Facebook Live was Keiana Herndon’s personal reality show. Almost every day, she would broadcast her singing voice, the minutiae of her life and images of her two children to the phones of family and friends.
But she’d managed to keep one thing secret.
It was 8:30 p.m. on Dec. 28, midway between Christmas and New Year’s Day. Herndon, of Camden, Ark., was at a friend’s house, along with her youngest son, Rylee. Herndon launched Facebook and tapped the button to go live.
She mouthed the words to a song playing in the background and responded to some of her friends’ comments. She pivoted the camera to her 1-year-old, who used a coffee table to balance on chubby toddler legs as he sucked a pacifier.
Then, Herndon started to sweat.
As many as 20 friends were watching as she wiped beads of sweat from her brow, her uncle Jeffery Herndon told The Washington Post.
“Then maybe seven or eight minutes into the video, she passed out,” he said. “The phone fell on the floor.”
At one point, the toddler picked up the phone, oblivious to his mother’s final moments.
“[Rylee] picked the phone up and started talking and playing and then I hear (gasping) then I heard one more … I didn’t hear nothing else,” Keiana Herndon’s mother, Barbara Johnson, told Little Rock ABC-affiliate KATV. Johnson and other family members viewed the post hours after it was live.
Ultimately, Keiana Herndon’s unresponsiveness upset her toddler.
“You can’t see nothing because the phone is black. . . . Then the baby starts crying. He’s crying and crying and crying,” Herndon’s uncle said.
All the while, the number of people watching the video ticked up. But no one called police, Jeffrey Herndon said, and no one went to check on the dying woman.
Herndon had been battling a thyroid condition for years, her uncle said. It was a secret that only her family and closest friends knew.
The condition made her heart race, spiked her blood pressure and raised her body temperature.
Around Thanksgiving, it landed her in the hospital. Jeffery Herndon remembered the family racing to the emergency room.
“She told us it felt like her heart was about to jump out of her chest,” Jeffery Herndon said. “I ain’t never seen her cry — she was a strong woman to be just 25 years old — but she cried then.”
Doctors managed to stabilize her in 90 minutes, but they also delivered grim news: Her thyroid condition was cancer. And it was getting worse.
A few weeks ago she’d undergone radiation therapy to kill the cancer cells, her uncle said. In a few weeks, she was going to have surgery.
She was scared, her uncle said, but she appeared buoyant as she talked to her friends on Facebook Live last week.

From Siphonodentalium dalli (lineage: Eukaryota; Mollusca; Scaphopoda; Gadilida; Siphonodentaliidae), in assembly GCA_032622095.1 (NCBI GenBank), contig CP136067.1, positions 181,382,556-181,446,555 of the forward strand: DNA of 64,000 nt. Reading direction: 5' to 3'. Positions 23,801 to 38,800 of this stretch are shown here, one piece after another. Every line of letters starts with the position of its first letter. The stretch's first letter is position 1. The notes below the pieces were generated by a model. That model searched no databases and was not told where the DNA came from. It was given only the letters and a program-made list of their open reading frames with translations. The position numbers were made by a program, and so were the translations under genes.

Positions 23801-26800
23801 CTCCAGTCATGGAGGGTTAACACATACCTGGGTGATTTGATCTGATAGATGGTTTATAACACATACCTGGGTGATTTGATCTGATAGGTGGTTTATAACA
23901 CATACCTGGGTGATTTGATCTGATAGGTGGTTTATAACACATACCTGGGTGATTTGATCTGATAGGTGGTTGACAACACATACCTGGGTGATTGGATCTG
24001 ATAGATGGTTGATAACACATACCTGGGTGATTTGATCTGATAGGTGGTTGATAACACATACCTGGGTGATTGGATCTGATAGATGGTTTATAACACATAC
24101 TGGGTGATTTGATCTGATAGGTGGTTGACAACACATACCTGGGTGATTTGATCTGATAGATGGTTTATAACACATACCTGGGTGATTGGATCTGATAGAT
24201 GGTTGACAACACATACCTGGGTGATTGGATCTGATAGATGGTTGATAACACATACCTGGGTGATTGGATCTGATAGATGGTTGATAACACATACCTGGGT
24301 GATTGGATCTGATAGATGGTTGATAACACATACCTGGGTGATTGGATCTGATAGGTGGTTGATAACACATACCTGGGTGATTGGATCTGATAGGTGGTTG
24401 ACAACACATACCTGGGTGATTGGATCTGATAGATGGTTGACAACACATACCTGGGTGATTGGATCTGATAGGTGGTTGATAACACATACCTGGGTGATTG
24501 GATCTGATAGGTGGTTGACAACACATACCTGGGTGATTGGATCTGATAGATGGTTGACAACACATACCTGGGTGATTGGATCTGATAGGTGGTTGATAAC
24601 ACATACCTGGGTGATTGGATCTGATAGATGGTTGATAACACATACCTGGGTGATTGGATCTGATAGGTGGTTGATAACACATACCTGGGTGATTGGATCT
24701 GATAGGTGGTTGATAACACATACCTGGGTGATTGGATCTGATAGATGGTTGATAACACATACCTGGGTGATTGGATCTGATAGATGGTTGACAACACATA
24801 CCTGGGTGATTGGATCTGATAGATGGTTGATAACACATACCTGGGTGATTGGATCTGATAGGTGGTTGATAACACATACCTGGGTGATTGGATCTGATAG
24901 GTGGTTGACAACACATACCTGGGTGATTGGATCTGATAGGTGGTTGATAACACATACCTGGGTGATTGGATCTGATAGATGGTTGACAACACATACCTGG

Her uncle wishes they would have done more.
“How do you just sit there, especially after she passed out,” he said. “And you hear the baby crying. I don’t see how people want to sit and watch a person take her last breath in front of her child, and then share the video of a child watching his mother die.”
He added: “To watch your mother take her last breath and these people getting kicks out of it, thrills out of it. It’s just tragic.”
About half an hour after the video started, the friend who lived at the apartment came home and found Keiana Herndon passed out on the floor, the baby still crying.
The friend called 911, but it was too late. Keiana Herndon was pronounced dead at the hospital.
As they planned to bury Keiana Herndon, her family said they were upset by how aloof or even callous people can be on social media.
The family has started a GoFundMe to defray funeral expenses and help provide for her two children.
“Her son was a witness to the passing of his mother along with the eyes of Facebook,” the page says. “To know Keiana was to love her.”
I don’t know that people say idly by and let her die. Yes it appears that way but without actual proof, you can’t say it was malicious or uncaring. We entertain in our own way sometimes and that might mean faking a death. I’ve done it before. Being a prankster. But I’m not good at it because I usually announce that I’m getting ready to die. How were people supposed to know her address? How were strangers to be responsible? Should they have just turned away? This is no one’s fault.
On the other hand, don’t keep secrets. Every health condition I have is somewhere on this blog. We can’t continue to be a society who suffers in silence as if we’re ashamed of it. If you’re sick, tell someone, that way folks will look out for you. Yes it’s scary to be so vulnerable. But for our own safety, we have to tell someone just in case something like this happens. If you’re sick, wear a bracelet. Get a medical alert of some sort. Tell people so that they are informed.
And by the way. If it’s a reality show, BE REAL. TELL ALL.